Columbine

Columbine

by

Dave Cullen

Teachers and parents! Struggling with distance learning? Our Teacher Edition on Columbine can help.

Psychopath Term Analysis

Cullen notes that “in popular usage, any crazy killer is called a psychopath.” The term, however, is far more nuanced—it references a very specific mental condition marked by lack of empathy and “coldhearted manipulat[ion.]” Psychopathy is not synonymous with psychosis—psychosis includes diagnoses such as paranoia and schizophrenia, disorders which disorient and delude the sufferer. Psychopaths, on the other hand, are marked by a cold rationality, a gift for calculating behavior, and a charming, callous, cunning, egocentric personality. Psychopaths have a “ruthless disregard” for others and an “astonishing gift for deception [and] for disguising” their cold, detached disregard. This second trait is essential to masking the first in order to deceive their potential victims of emotional of physical violence. Experts now believe that Eric Harris was not just a “budding” psychopath, but a full-blown, textbook case of the disorder. Psychopathic brains function differently than healthy brains—though Eric Harris’s method of suicide left no brain for medical personnel or investigators to scan, experts believe that Harris’s brain scan would have revealed physical evidence of a psychopathic brain.
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Psychopath Term Timeline in Columbine

The timeline below shows where the term Psychopath appears in Columbine. The colored dots and icons indicate which themes are associated with that appearance.
Chapter 33: Good-Bye
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...sees no evidence of psychosis—disorientation or delusion—in Dylan’s journal entries, but considers the possibility of psychopathy. Psychopaths act “charming and likable,” but are in reality “coldhearted manipulators” who, when “amuse[d]” by... (full context)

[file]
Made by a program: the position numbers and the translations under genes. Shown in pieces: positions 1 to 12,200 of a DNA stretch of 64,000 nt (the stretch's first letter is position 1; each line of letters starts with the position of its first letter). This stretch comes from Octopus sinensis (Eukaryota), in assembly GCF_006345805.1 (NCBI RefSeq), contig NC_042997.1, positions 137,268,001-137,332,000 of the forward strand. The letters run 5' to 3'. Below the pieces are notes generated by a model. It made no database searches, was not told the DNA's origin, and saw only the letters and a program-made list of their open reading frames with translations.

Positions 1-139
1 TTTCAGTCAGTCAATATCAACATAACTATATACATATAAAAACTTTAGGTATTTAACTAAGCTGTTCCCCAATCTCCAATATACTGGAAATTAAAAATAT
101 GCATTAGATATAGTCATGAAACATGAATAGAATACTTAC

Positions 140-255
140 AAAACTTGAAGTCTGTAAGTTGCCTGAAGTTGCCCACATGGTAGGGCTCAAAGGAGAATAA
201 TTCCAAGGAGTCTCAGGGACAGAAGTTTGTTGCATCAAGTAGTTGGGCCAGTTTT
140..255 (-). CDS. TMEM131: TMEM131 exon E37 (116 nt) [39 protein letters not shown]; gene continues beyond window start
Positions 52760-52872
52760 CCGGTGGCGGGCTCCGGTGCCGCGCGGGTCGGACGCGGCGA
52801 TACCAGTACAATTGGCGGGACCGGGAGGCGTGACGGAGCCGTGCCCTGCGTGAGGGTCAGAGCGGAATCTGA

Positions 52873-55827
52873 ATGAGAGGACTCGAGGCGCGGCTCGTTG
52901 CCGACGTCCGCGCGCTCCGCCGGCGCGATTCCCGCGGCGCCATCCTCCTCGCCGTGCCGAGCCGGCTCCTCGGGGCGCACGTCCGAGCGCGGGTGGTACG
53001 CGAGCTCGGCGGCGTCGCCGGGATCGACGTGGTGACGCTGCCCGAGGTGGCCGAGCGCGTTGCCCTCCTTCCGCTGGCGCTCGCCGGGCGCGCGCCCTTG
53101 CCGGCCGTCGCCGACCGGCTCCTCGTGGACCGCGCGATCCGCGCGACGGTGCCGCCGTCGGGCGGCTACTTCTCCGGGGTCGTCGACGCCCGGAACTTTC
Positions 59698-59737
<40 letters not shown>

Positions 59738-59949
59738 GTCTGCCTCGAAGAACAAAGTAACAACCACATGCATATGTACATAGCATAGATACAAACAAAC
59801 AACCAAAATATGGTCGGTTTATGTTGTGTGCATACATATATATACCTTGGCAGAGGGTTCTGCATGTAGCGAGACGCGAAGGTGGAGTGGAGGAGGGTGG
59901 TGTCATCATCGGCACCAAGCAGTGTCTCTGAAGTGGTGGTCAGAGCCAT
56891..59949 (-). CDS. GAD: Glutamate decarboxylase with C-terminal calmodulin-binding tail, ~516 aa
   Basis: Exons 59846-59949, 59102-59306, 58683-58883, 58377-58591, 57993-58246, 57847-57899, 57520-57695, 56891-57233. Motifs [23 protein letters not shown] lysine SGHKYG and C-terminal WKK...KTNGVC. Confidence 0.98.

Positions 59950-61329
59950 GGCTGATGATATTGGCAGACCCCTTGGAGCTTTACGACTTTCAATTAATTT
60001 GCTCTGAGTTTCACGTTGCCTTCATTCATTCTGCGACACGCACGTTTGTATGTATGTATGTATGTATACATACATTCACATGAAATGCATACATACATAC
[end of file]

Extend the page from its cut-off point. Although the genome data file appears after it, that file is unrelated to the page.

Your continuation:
Chapter 39: The Book of God
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...journal in the present day, comes to an important conclusion: he is dealing with a psychopath. (full context)
Chapter 40: Psychopath
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...alarmingly of all, Eric seemingly has no empathy: he fits the bill of a textbook psychopath. Fuselier attempts to attack his own hypothesis, but finds that diagnosing Eric with psychopathy holds... (full context)
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Psychopathic brains, Cullen writes, are distinguished by two characteristics: a ruthless disregard for others and, secondly,... (full context)
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Memory, Bearing Witness, Trauma, and Testimony Theme Icon
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Media: Misinformation and Sensationalism Theme Icon
...dyad of Eric Harris and Dylan Klebold certainly was. Eric was the ringleader and sadistic psychopath, and Dylan was an angry, erratic depressive. (full context)
Chapter 41: The Parents Group
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Though Fuselier is confident in his diagnosis of Eric as a psychopath, he knows there will controversy and “resistance” over diagnosing such a young man. Three months... (full context)
Chapter 44: Bombs Are Hard
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...possible” and not get “sidetracked by feelings of sympathy [or] mercy.” Though Eric was a psychopath and unable to feel empathy, Cullen writes, he did comprehend the pain he would cause... (full context)
Chapter 48: An Emotion of God  
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...to be no help with any of it.” Eric, showing the textbook recklessness of a psychopath, plans to walk the bombs right into the school, hiding them in duffel bags. (full context)
Chapter 49: Ready To Be Done
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Media: Misinformation and Sensationalism Theme Icon
...over his arrest. The FBI releases a list of warning signs “including symptoms of both psychopathy and depression,” but cautions that “most kids matching the criteria need help, not incarceration.” (full context)
Afterword: Forgiveness
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...with Eric Harris’s parents. Wayne and Kathy Harris “accepted” that their son had been a psychopath, and had fooled them completely. Linda finds the Harrises “sincere,” and at the end of... (full context)